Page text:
Written by Timo Kronlöf
What’s the first thing you think of when you hear EHS software? Based on your past experiences, it could be positive or negative. From what I’ve seen during my career in the EHS software business, EHS software has a rather negative or at best neutral public perception. Why is it like this, and how can you avoid these feelings of frustration and disappointment in the future? Please allow me to share some valuable lessons from the most common mistakes I’ve seen along the way.
1. Trying to copy-paste your current processes directly
The first examples of EHS software were basically identical to their paper-based counterparts. Can you imagine? Digitizing a paper form, such as a near-miss report, meant crafting the very same form to be available on PC. For me, filling out this kind of digital form is usually even more annoying than just using paper and pen—at least you don’t need to log in or boot up your laptop!
Even if it was rather amusing to see the first EHS tools, it really isn’t funny at all to see people still using them today. The frustration is painful to watch. Nowadays, I understand pretty well why people aren’t inspired by any EHS solutions.
Today’s EHS solutions are—or at least should be—very different from those first efforts. Technology has advanced, and the EHS solutions should have too. Try to avoid making the same mistake again: when choosing software, use the opportunity to re-think your processes. While it’s tempting to try to replicate existing working processes, at least ask your potential solution provider for ideas on how to improve the whole process.
2. Failure to involve relevant stakeholders from the beginning
We all know that decision making gets more complex the more people are involved. Nevertheless, it is crucial to get additional opinions. Even if you are sure you are choosing the best EHS software for your organization, it still doesn’t mean everyone will be satisfied and happy when you start implementation.
When you plan to start the EHS software project, it’s important to consult at least these 5 key stakeholder groups: 1. top management/C-suite, 2. operations, 3. EHS team, 4. workers’ representatives, 5. IT. Asking for a list of their pain-points and addressing their concerns will help you dramatically along the way. Involving stakeholders early has also the advantage that it creates a feeling of participation which later on lowers the resistance to change when implementing.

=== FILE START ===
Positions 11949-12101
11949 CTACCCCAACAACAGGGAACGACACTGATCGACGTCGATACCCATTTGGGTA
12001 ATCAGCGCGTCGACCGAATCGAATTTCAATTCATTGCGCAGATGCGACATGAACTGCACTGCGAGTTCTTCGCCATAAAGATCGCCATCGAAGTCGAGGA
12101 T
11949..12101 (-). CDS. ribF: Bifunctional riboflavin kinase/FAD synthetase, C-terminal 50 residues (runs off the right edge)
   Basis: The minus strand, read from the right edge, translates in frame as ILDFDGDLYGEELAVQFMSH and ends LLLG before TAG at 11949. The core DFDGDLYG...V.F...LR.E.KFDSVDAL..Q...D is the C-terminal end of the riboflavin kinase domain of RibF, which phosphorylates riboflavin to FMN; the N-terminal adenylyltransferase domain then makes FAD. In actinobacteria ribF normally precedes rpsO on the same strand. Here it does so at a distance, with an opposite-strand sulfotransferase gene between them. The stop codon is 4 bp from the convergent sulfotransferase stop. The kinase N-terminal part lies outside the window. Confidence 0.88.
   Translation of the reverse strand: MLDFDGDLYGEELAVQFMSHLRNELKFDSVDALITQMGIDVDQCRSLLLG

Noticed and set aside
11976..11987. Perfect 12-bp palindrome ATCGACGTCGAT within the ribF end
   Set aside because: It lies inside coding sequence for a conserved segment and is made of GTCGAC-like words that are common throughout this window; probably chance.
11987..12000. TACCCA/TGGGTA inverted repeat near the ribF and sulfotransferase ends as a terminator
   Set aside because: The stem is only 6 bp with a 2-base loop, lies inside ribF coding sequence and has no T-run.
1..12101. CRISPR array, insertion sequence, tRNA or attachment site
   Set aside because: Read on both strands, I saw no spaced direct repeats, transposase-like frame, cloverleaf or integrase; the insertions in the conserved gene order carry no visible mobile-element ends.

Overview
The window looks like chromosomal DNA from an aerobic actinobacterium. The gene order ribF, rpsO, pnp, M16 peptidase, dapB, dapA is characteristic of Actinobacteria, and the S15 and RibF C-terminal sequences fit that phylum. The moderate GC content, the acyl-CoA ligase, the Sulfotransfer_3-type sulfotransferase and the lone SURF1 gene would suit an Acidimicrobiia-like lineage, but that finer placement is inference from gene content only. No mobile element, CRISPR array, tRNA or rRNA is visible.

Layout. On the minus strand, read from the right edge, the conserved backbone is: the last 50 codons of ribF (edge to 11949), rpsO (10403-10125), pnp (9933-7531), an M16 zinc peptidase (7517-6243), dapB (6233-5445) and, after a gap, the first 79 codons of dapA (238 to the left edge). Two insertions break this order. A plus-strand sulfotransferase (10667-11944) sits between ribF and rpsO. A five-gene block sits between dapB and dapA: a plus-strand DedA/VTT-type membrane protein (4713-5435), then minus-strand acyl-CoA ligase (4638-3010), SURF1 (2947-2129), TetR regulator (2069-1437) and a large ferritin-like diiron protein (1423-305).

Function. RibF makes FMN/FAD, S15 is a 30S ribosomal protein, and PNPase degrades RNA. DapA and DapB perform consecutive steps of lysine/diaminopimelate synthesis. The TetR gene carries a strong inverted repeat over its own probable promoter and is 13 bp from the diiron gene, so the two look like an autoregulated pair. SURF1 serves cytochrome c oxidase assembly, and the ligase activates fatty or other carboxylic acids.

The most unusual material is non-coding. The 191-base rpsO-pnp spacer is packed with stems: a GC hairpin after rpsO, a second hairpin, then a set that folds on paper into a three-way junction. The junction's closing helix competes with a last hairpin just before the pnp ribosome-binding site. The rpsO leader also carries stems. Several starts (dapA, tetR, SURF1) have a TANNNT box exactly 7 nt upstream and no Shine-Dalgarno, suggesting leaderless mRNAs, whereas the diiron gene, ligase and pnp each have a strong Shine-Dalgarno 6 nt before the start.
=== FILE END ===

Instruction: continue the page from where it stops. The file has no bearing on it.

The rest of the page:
3. Not identifying the most relevant processes to digitize at first
Many think, somewhat idealistically, that need to—and are able to—solve all things at once. It doesn’t matter if you are leading a multinational corporation or an SME, you still need to pick the most important processes to start with. This depends on your organization. It could be incident management, risk management, auditing and inspections, or controlling your hazardous material better. Or it might be more about engaging your people better—creating an EHS culture. Very often, I’ve seen that in the end, the main challenge wasn’t about digitizing specific processes, but about getting more people involved, improving communication, and becoming more productive in the EHS space.
Ask yourself what YOU would change about your EHS management today. Then ask your leaders, colleagues, and other stakeholders the same question. They will probably be happy to share their thoughts on the subject. Remember, don’t blame anyone—not even yourself. Decisions that have been made in the past are made with different information than what you possess today.
4. Outsourcing final decision making—don't risk losing EHS’s relevance